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Questioning if Agile Works in Asia

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A number of commentators have asserted that Agile and/or Scrum does not work effectively in some Asian cultures.   The counter argument is also well represented in the blog-sphere.  This article presents both points of view. 

Is Agile/Scrum Counter to the Asian Mindset?

Joshua Partogi, Professional Scrum Trainer at, recently wrote an article on Scrum does not work in Asia. He claims that most banks in Asia have not gone full-throttle with agility.

Partogi gives reasons why Scrum and agility do not work in Asia. He asserts that the major reason why Scrum does not work to the fullest in Asia is because most Asians are comfortable in the presence of a hierarchy in which they know their position and the customs/rules for behavior in the situation.

People expect to be told what to do and people want to tell other people what to do because that is how a system that is in order works.

He states that Asians tend to avoid conflicts in order to maintain harmony with their peers, which impacts the way agile teams in Asia run their sprint planning, sprint review, sprint retrospectives, and daily scrum. According to Partogi, people tend to hold back their opinions because they are not accustomed to a safe environment in which to they may make mistakes.

Claudio Caballero, CTO at Goodwill Group Foundation, suggests that one reason may be the difficulty in telling hard truths in Asian culture, in his blog on Agile adoption in Asia faces tough obstacles.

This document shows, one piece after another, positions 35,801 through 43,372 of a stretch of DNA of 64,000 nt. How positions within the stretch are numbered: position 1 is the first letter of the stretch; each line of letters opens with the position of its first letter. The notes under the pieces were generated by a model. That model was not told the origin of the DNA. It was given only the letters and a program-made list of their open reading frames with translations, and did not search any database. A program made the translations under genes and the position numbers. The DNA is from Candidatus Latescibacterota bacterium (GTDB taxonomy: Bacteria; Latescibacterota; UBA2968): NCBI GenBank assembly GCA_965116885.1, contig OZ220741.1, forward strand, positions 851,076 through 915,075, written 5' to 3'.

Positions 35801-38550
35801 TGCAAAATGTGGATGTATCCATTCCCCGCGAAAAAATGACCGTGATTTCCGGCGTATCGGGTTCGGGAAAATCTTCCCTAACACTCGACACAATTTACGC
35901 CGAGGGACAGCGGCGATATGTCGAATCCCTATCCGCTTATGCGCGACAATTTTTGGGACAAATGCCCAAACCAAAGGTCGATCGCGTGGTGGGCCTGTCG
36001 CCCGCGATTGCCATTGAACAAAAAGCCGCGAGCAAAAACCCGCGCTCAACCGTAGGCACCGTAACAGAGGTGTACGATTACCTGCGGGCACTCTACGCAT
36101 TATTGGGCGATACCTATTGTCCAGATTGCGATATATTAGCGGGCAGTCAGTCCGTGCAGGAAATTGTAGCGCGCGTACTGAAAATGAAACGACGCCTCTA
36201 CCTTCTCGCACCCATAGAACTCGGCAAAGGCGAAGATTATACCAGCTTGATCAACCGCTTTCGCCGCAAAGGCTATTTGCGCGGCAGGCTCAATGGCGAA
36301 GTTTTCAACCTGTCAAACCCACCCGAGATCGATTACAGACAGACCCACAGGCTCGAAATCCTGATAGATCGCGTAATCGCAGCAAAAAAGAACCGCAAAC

Agile requires an ability to tell hard truths to those controlling the purse strings, which is decidedly difficult in Asian cultures that place a much higher premium on deference, respect, and "saving face" than is the case in the western cultures where agile techniques were pioneered.

Ken Schwaber, Co-Founder of Scrum and Head Of, mentions culture barriers in promoting the idea of Scrum in China on his blog. He says that people who expect predictability face problems in an agile environment.

People who are culturally attuned to predictability want to believe that they can predict the future. Their job is then to cause the future to come true by forcing the people and resources to make it happen. People who use Scrum have learned that predictability is impossible when complex, creative work like software development is done. The results are terrible: bad software, missed schedules, wasted money, and demoralized workers.

Partogi says that the Asian education system also impacts the way people think and behave in the work environment.

The Asian education system is all about high grades and ranks, not about experimenting, self- discovery and making mistakes, which is what Agility is all about.

Partogi says that because of the outsourcing model in Asia, organizations try to reduce development cost by using Agile, but Agility demands great team members who most often are not cheap. He feels that Scrum will be challenged in Asia as long as people still think that transitioning into Agility is cheap. 

The Counter Argument - Agile is Not Easy, Anywhere

John Okoro of the Auspicious Agile blog published a post titled "An Optimistic View of Agile Adoption in Asia" in which he explores many of the same arguments made by Partogi and comes to a very different conclusion.  He starts by making the point that Asia is not monocultural: